Jay-Z is set to appear in court, having been issued a subpoena by the Securities and Exchange Commission (SEC) as part of an investigation into the sale of his Rocawear clothing brand.

The rap megastar, 48, has been ordered to explain details regarding the 2007 deal with brand management firm Iconix Brand Group Inc, worth $200 million, according to Reuters. The SEC is investigating the context of the sale to determine whether it violated securities laws, and has also been investigating Iconix since 2015 regarding its accounting practices over subsequent "joint ventures", on which the rapper worked with them.

Jay-Z – real name Shawn Carter – has ignored two previous subpoenas to appear before the court regarding Iconix’s practices, the US market regulators told a New York judge on Thursday (May 3rd).

“The commission seeks Carter's testimony to inquire about, among other things, Carter's joint ventures with Iconix. Carter failed to appear as required by the subpoenas and... declined to provide any additional dates on which he will agree to appear for investigative testimony,” the SEC told judge Paul Gardephe.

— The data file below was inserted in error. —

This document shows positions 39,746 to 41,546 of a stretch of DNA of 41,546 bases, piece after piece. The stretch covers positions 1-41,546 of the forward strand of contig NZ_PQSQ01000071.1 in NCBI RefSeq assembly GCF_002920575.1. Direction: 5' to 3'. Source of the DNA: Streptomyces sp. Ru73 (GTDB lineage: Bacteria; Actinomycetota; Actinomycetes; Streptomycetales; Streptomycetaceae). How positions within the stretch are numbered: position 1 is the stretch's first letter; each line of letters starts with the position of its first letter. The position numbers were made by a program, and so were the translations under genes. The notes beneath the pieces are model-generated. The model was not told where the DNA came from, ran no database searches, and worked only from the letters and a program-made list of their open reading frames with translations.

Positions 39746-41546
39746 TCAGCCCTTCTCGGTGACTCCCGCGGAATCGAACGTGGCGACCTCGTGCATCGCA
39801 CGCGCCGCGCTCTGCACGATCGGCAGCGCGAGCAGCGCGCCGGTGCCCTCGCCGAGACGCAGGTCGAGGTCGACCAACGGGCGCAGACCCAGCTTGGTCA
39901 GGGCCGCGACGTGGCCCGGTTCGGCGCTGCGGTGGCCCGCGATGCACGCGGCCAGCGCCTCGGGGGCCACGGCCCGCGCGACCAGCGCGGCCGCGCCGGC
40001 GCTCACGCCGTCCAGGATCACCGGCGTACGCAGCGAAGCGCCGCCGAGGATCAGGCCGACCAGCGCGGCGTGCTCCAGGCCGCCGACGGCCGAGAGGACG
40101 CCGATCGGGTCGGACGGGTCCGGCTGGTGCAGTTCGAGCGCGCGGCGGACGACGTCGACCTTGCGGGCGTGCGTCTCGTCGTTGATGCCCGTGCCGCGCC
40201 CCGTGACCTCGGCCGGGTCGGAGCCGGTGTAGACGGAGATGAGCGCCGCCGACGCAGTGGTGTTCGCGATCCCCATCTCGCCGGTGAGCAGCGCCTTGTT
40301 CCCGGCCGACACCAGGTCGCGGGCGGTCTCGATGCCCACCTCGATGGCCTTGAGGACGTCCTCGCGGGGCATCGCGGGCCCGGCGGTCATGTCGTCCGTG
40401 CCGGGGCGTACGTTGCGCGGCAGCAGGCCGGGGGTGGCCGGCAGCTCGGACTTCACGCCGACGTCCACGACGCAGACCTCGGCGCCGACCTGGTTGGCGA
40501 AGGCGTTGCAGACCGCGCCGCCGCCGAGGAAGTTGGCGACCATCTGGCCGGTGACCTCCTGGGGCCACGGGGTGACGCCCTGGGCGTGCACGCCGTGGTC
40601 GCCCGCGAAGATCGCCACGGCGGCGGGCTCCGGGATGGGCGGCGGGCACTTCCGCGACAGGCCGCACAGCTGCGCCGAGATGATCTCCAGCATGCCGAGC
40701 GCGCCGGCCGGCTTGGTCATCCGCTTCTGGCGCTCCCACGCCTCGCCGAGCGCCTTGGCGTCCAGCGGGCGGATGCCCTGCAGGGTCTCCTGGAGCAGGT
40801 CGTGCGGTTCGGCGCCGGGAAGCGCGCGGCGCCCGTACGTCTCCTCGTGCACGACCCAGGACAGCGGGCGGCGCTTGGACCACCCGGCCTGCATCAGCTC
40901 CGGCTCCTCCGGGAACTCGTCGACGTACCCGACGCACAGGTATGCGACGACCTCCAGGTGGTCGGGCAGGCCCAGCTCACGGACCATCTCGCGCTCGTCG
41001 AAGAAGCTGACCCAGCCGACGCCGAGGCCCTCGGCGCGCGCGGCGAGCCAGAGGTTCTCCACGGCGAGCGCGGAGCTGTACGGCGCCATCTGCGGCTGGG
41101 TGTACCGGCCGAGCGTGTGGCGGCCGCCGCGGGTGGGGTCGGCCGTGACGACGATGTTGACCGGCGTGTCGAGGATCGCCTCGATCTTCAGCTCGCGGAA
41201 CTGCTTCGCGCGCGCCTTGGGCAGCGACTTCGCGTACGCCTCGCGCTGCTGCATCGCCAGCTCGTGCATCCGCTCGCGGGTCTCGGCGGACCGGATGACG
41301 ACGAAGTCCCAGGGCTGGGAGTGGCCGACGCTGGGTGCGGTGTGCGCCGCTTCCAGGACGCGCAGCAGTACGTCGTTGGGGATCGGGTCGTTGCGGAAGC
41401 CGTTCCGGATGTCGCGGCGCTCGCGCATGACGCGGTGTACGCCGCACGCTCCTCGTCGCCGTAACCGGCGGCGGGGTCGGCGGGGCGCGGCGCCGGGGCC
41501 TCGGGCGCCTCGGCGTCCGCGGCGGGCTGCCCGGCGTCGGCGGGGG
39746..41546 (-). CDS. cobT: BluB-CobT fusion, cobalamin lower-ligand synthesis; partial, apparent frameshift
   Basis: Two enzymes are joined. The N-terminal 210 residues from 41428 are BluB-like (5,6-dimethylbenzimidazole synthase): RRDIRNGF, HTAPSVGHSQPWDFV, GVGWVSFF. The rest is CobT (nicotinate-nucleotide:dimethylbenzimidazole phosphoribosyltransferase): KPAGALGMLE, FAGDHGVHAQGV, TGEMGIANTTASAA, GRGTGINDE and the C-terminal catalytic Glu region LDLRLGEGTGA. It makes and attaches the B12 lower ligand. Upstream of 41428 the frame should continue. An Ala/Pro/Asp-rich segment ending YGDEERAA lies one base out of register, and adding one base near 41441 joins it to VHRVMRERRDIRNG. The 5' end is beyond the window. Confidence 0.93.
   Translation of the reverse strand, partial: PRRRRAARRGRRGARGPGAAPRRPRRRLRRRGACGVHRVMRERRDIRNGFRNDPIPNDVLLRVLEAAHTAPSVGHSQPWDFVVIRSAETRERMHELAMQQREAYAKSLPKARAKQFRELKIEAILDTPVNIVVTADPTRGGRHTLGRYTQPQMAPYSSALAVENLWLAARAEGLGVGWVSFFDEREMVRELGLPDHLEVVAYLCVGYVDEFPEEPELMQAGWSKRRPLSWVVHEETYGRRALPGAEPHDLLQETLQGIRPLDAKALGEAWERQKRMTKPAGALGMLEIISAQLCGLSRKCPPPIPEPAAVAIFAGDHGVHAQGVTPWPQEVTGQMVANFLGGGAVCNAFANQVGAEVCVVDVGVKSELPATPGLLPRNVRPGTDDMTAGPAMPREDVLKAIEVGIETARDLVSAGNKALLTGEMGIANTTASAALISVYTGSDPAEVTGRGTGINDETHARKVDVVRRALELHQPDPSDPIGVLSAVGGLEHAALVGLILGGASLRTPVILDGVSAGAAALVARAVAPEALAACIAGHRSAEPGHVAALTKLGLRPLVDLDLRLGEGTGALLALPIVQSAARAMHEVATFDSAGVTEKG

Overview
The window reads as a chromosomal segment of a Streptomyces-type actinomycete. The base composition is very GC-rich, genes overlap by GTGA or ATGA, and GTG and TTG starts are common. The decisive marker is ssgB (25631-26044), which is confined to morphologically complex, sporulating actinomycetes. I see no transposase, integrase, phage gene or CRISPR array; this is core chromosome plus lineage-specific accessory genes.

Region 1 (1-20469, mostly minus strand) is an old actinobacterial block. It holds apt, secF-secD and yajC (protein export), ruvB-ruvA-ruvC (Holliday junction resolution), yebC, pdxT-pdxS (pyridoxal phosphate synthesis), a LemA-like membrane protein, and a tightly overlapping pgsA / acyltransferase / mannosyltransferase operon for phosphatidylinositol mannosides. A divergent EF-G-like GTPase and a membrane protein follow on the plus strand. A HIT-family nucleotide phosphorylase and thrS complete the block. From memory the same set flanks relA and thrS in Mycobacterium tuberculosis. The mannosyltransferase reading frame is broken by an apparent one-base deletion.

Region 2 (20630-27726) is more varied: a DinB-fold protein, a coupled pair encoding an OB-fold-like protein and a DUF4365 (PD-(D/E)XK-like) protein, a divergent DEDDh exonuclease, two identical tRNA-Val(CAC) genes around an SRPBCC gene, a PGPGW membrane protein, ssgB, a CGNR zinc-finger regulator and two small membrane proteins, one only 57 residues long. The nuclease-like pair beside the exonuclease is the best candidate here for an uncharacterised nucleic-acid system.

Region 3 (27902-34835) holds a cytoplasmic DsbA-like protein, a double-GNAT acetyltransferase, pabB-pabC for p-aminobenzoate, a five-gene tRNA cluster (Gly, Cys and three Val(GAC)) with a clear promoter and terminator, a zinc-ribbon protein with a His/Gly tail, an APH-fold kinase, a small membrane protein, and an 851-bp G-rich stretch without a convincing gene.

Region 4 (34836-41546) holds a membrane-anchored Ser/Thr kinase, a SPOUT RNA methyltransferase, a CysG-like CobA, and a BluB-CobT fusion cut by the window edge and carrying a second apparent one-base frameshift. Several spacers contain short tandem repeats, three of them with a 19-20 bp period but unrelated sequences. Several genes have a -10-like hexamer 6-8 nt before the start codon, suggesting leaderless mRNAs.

Jay ZJay-Z has been issued a subpoena by the SEC

The SEC assured the court that Jay-Z’s testimony will “not reflect a determination” that he "has violated provisions of the federal securities laws at issue in the investigation.”

However, they are still interested in hearing him discuss his “joint ventures with Iconix” that he entered into with the company after the Rocawear sale, when he was still a creative consultant for the brand.

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Having heard the SEC’s submission, Judge Gardephe ruled that Jay-Z must appear before the court next Tuesday (May 8th) to “explain why he shouldn't have to testify.”

Speaking to CNBC later, a spokesperson for Jay-Z said that the subpoena was unnecessary as the rapper was outside of the scope of the inquiry.

“We are aware that the SEC is seeking information on Iconix's financial reporting. Mr Carter had no role in that reporting or Iconix's other actions as a public company,” the statement read. “Mr Carter is a private citizen who should not be involved in this matter.”

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